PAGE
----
#BestSpots Contest Highlights Why Animals Have Spots

A Twitter throwdown among scientists reveals more of the beauty of nature.

With a simple tweet, Anne Hilborn threw down the gauntlet.

“What are the best spots? Deez spots,” tweeted the Virginia Tech Ph.D. student, who is studying cheetahs in Tanzania’s Serengeti National Park.

Less than three hours later, Sophie Gilbert, a wildlife biologist at the University of Idaho, responded: "What are the world's most beautiful spotted animals? Cheetah's gotta be in there... I'd argue deer fawns, 2..."

With that, the #bestspots debate was on. Soon, biologists around the world were posting photos of their favorite spotted animals, from insects and octopuses to leopards and tapirs. When those researchers studying striped animals started to feel left out, the #beststripes debate opened up, becoming so popular that #bestspots became a trending topic on Twitter and was turned into one of the platform’s so-called “Moments.”

To Hilborn, however, the spots versus stripes question was really no debate.

Spots and stripes aren’t just around to win contests on Twitter, however. Biologist Theodore Stankowich at the University of California, Long Beach, who studies pattern and coloration in mammals, says that animals have spots for a variety of reasons. Some animals use spots to help attract mates. Butterflies use the eyespots on their hindwings not for stealth but to scare away potential predators.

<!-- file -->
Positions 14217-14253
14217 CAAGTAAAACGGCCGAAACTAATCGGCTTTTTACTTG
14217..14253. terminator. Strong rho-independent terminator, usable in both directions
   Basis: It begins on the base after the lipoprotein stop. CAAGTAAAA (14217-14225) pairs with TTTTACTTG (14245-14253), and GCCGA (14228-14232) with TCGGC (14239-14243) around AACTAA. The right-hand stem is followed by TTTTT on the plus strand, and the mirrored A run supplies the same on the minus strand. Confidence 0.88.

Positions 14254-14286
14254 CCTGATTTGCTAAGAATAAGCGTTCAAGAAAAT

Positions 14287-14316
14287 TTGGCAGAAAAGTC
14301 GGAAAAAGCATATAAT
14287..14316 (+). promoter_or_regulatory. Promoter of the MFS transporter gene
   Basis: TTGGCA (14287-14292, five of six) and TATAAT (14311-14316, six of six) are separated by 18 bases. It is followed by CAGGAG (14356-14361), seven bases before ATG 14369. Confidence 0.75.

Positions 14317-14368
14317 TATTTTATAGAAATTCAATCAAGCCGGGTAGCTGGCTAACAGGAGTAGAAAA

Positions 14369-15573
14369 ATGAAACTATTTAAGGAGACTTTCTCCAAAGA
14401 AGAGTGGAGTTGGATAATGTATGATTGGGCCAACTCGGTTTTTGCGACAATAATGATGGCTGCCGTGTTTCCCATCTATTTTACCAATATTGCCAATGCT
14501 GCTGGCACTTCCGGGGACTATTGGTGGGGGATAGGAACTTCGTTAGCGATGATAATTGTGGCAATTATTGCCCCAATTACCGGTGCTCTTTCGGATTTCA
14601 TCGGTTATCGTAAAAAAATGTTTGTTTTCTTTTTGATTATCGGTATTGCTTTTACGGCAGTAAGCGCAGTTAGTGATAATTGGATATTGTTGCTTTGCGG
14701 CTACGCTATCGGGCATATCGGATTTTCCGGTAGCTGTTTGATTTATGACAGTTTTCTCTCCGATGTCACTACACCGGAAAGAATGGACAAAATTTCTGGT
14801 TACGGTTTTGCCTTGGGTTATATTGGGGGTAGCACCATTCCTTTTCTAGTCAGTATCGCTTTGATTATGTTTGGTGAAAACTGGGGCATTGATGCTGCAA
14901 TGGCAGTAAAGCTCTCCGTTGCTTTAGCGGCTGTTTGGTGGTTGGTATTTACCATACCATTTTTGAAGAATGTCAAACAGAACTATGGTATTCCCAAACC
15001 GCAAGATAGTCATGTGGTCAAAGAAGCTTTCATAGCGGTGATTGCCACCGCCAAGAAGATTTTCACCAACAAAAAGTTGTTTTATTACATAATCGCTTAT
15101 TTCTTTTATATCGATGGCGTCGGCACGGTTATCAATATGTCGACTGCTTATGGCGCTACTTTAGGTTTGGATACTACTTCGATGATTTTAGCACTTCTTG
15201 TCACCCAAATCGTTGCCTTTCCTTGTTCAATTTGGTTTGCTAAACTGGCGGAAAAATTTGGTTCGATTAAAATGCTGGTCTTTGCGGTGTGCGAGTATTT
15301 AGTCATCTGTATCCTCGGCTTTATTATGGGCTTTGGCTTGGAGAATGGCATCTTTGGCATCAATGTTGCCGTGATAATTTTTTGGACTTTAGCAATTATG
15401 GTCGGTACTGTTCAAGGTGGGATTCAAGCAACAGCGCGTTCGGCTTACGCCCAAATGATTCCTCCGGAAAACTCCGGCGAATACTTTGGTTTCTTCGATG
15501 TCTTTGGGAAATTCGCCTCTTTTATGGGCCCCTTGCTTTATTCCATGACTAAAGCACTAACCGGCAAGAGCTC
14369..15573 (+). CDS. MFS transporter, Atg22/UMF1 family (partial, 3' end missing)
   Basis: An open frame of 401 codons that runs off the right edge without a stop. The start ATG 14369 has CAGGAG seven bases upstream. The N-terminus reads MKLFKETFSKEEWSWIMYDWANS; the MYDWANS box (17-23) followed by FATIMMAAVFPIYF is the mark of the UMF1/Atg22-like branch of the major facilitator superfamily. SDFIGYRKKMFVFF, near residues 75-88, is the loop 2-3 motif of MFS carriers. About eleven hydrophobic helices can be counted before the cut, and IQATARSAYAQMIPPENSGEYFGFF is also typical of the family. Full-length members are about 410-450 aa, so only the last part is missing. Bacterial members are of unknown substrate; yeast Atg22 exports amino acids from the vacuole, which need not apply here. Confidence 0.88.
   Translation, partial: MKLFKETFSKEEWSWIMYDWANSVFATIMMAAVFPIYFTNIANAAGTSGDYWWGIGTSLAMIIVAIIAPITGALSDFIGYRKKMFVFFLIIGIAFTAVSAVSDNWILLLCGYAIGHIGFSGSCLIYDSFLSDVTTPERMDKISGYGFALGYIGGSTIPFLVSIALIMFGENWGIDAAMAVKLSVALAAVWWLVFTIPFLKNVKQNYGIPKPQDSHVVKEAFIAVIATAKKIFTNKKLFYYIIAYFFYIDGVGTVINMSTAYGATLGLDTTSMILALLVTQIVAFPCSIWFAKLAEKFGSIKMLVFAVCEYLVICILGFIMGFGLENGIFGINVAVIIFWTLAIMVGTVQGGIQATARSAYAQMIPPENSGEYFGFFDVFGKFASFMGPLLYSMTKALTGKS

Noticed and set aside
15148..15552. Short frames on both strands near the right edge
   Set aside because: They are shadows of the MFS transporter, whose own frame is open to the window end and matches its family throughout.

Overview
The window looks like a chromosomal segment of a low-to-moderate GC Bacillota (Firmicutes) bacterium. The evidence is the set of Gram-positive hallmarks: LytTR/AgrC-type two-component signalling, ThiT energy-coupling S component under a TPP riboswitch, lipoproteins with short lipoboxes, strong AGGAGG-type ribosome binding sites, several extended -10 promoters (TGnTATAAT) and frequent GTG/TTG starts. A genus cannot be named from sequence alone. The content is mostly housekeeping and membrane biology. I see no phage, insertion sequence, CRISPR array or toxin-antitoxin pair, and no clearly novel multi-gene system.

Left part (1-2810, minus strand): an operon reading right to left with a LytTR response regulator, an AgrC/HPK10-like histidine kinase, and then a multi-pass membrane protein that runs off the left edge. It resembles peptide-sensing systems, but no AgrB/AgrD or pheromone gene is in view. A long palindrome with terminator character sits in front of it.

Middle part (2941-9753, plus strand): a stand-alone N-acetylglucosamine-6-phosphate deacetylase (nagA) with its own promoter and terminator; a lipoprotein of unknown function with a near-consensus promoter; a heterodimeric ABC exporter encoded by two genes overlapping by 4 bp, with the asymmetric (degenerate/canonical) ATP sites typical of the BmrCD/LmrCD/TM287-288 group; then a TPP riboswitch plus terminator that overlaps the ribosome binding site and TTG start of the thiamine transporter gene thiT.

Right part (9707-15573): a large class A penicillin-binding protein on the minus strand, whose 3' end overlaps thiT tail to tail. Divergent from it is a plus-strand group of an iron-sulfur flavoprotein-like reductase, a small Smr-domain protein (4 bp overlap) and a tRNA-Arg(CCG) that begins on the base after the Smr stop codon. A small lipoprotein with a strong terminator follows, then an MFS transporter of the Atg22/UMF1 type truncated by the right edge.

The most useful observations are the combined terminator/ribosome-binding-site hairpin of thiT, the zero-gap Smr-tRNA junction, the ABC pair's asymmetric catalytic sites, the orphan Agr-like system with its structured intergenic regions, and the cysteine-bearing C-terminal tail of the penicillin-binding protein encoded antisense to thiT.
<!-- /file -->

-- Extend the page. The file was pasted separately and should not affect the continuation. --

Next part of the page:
Spots allow stealth hunters like cheetahs, which sneak up on their prey, to remain unseen by their future meal until the last possible moment. They also allow prey to hide from predators, especially from far away. Some animals, like deer and tapirs, have spots when they’re born but lose them as they grow.

Even Hilborn and Stankowich have a hard time finding their species in the field. Hilborn has to keep her eyes on her study subjects at all times, lest she lose them in the long grass of the Serengeti. “If you take your eyes off them for a minute, they can just disappear,” she said.

When Stankowich was looking for a small deer fawn in the grass, he only saw the animal when it sensed his presence just a few feet away and bounded off. “I didn’t even have a chance to grab my camera out of my bag,” he said.

Hilborn’s cheetahs have plain spots, whereas other animals, like leopards, actually have rosettes, which are spots surrounded by a circle. Still other species have blotchy patches that look “like someone threw paint on the animal in a really random way,” Stankowich said.

For Hilborn, these lighthearted debates provide a way to introduce other people to wildlife and to humanize those individuals who have devoted their lives to studying it.

“It’s more informal and far more engaging than any research paper,” Hilborn concluded.

Follow Carrie Arnold on Twitter. She’s team #besttabby, for her brown tabby cat.